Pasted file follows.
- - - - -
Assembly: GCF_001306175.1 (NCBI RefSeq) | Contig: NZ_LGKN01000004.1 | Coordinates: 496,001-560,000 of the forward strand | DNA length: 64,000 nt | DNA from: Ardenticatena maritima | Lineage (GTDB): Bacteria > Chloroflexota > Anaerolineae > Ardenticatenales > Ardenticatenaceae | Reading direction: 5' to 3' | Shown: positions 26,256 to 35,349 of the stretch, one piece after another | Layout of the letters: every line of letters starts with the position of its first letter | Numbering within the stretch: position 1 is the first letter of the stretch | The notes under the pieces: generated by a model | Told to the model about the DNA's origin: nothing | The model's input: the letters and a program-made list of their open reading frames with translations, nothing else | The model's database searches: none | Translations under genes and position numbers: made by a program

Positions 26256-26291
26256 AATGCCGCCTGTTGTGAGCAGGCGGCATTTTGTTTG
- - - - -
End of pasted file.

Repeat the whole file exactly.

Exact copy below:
Assembly: GCF_001306175.1 (NCBI RefSeq) | Contig: NZ_LGKN01000004.1 | Coordinates: 496,001-560,000 of the forward strand | DNA length: 64,000 nt | DNA from: Ardenticatena maritima | Lineage (GTDB): Bacteria > Chloroflexota > Anaerolineae > Ardenticatenales > Ardenticatenaceae | Reading direction: 5' to 3' | Shown: positions 26,256 to 35,349 of the stretch, one piece after another | Layout of the letters: every line of letters starts with the position of its first letter | Numbering within the stretch: position 1 is the first letter of the stretch | The notes under the pieces: generated by a model | Told to the model about the DNA's origin: nothing | The model's input: the letters and a program-made list of their open reading frames with translations, nothing else | The model's database searches: none | Translations under genes and position numbers: made by a program

Positions 26256-26291
26256 AATGCCGCCTGTTGTGAGCAGGCGGCATTTTGTTTG